Wednesday, February 29, 2012

Quarter Bin #32 "Kaboom, Slott's Spider-Man, LXG, and Bane"

KABOOM #s 1-3 (Awesome)
From July, August, & December 1999:
I eagerly read the original KABOOM mini-series from creators Jeph Loeb and Jeff Matsuda, but the follow-up came after I quit reading comics in 1999, so I never even knew it existed until strolling through the back issues at Heroes & Dragons and coming across some covers I didn’t recognize. The good news is that Awesome did manage to produce some more KABOOM before it imploded, the not-so-good news is that some if not all the charm from the original comics were lost in translation, the loss of Matsuda and addition of Keron Grant on art. Grant apparently had no idea that the art was what helped make KABOOM shine in its previous incarnation, with Matsuda driving the narrative Loeb crafted into something that resembled the comics DC was doing at the time with the same youth leads, but with an expansive concept that introduced something new to the genre, something I hoped would have staying power. With more generic art, it’s not as easy for the story (shaped by Rob Liefeld but still scripted by Loeb, who doesn’t get near enough respect from fans) to distinguish itself from the sea of indy comics competing for attention, which is probably what happened to the comics scene at the time in general, not just Awesome (which boasted its biggest gun with Alan Moore, who quickly bolted to create America’s Best Comics when this gig ended). Needless to say, whether or not this version of KABOOM impacted me the same way as the first one, I remain a fan, hoping that more will come of it.

From April 2011:
This will not be the only pretty-recent back issue in the coming weeks (there’s one more), but it’s an example of what started to happen last year, when I really was trying to quit spending money I don’t really have on things I enjoy, namely new comics, and not always completely succeeding, mostly because I find comics to be a continually rewarding medium. Dan Slott’s Big Time was shaping up to be a worthy successor to Brand New Day, perhaps even better, but I couldn’t justify trying to read a mostly weekly series when I shouldn’t have been reading any series at all. Early in the run I heard about this issue, marked by a stark white cover by Marcos Martin, in which Peter Parker mourns the death of J. Jonah Jameson’s wife, a personal defeat at a time when it seemed like Slott would finally help develop Spider-Man into less of a caricature than he tends to be portrayed by most creators (as I’ve suggested, Brand New Day was a giant exception, which is why I enjoyed following it, the only time I’ve been a regular reader of one of my favorite superheroes) than a multi-dimensional character with a fully-developed world worthy of his famous origins and not just the typical Marvel machine built around hype and generic storytelling. Yet it appears that even Slott has succumbed to the pressure of delivering Spider-Man as he’s been traditionally presented by the House of Ideas, making this perhaps the standout issue to date of his run, and now perhaps atypical. So I suggest you read it, and prove me wrong if I’m wrong, because I don’t have the experience to be comprehensive of Slott’s run for the past year, falling back on the impression I’ve gotten from events like “Spider-Island,” which don’t feel like they’re worthy of the intimate approach I originally assumed Slott was going to stick with.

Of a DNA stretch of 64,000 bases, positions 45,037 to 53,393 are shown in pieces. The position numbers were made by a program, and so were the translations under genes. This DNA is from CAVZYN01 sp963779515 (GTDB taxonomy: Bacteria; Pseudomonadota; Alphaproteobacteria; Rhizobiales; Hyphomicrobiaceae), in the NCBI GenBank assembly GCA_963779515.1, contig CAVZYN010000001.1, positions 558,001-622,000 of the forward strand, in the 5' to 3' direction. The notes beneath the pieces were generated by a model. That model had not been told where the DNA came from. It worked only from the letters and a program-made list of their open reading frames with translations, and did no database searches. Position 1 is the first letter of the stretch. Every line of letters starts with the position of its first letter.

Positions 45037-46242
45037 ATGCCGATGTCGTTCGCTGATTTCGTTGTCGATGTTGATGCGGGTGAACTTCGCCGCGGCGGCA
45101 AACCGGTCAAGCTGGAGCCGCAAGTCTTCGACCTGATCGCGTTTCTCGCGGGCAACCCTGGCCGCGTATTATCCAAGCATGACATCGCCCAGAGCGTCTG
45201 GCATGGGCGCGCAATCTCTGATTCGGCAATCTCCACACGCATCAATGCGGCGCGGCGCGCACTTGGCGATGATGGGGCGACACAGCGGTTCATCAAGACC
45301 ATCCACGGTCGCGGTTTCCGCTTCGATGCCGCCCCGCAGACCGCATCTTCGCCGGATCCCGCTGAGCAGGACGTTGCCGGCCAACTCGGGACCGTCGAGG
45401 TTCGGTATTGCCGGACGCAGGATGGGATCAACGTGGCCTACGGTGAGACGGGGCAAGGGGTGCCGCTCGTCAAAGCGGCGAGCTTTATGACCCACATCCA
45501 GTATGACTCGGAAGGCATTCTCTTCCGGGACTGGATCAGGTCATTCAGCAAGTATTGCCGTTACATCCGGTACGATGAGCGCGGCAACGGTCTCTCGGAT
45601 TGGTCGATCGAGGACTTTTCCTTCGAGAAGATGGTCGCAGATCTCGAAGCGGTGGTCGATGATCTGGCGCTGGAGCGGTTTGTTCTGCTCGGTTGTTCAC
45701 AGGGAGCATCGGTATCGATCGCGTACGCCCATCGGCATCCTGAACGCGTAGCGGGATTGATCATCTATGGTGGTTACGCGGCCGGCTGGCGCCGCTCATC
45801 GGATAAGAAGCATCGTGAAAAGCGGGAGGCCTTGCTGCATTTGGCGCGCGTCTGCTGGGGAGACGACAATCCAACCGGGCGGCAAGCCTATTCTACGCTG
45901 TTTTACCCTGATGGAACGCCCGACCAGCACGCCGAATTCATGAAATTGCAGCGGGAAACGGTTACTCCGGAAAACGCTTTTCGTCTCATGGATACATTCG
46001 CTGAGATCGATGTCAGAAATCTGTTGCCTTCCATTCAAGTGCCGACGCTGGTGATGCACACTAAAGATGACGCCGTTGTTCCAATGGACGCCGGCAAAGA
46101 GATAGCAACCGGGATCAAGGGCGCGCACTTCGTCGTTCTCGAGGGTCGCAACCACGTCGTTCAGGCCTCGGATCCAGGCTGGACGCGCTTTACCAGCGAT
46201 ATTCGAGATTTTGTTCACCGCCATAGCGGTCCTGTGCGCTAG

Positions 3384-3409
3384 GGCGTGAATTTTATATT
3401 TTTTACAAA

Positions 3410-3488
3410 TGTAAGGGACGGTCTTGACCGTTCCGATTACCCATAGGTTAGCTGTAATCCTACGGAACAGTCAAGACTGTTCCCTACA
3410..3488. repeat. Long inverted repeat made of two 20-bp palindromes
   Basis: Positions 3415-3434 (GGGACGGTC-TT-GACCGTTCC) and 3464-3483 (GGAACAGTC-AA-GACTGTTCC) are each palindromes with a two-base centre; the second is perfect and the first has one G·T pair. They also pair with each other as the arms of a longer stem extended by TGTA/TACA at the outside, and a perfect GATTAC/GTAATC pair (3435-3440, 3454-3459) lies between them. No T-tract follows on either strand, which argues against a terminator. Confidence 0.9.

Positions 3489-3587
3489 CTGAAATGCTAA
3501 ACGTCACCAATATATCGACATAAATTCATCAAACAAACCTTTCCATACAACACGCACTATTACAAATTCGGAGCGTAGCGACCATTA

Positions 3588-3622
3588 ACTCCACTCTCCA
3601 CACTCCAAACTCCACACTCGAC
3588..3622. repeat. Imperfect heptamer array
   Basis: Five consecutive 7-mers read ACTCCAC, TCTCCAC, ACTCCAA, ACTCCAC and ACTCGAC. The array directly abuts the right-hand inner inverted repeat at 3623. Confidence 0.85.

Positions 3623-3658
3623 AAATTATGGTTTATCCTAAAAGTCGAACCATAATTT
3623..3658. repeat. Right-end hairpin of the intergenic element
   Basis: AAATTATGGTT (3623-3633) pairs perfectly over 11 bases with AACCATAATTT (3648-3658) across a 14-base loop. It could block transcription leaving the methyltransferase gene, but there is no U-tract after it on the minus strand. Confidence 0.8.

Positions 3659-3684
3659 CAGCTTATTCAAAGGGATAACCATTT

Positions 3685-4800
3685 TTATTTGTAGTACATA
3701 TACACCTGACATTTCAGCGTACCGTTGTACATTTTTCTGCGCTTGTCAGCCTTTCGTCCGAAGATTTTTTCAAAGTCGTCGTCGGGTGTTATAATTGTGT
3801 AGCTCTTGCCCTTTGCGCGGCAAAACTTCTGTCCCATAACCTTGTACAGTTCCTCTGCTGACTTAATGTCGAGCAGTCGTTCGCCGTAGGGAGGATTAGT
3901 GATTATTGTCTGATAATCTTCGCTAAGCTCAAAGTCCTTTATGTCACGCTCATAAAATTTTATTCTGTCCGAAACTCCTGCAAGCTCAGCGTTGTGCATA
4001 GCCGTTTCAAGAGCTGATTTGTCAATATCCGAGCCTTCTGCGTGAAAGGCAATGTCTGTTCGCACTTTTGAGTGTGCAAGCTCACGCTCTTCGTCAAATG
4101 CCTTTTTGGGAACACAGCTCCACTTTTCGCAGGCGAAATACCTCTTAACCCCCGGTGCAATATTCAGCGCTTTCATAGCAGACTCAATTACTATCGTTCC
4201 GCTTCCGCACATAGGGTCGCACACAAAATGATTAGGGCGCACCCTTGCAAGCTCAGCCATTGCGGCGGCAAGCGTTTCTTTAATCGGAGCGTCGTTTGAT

From June 2000:
Hey! So let me now chime in here at Comics Reader on one of the biggest comic book stories of 2012, namely DC’s decision to go forward with BEFORE WATCHMEN, and Alan Moore’s bitter renunciation of the project. There’s are reasons to side with Moore, and there are reasons to believe that he’s a bitter old man intent to reject anyone trying to make him, or his legacy, do anything without his explicit approval. Moore is without a doubt one of the greatest writers to ever grace the medium, but at this point he’s better known for being crotchety about film adaptations and angrily swearing off any notion of the mainstream, instead retreating to, well, others people’s creations and his interpretations of them. Some people defend his decision to do this by saying it’s different from what he himself has been disputing all these years, because he’s alive and, say, Mark Twain is not. He can make decisions based on whether or not he personally created something and can make a public and legal claim to that effect, whereas Twain cannot (because, to borrow from Monty Python, he has ceased to be). I respect Moore, but he’s become a writer less influenced by the need to create new and compelling work than provoking a reaction. LXG is a prime example, blending a number of disparate literary creations to assemble a historic Justice League. There’s nothing particularly wrong with that, and this issue (the penultimate one of the original mini-series) exhibits a sober result, but I can’t help lament the loss of the guy who used to do this stuff to more productive results. Is there an argument out there that LXG is comparable to WATCHMEN? Because I think that would make a far more compelling argument than anything Moore has said in the past few months.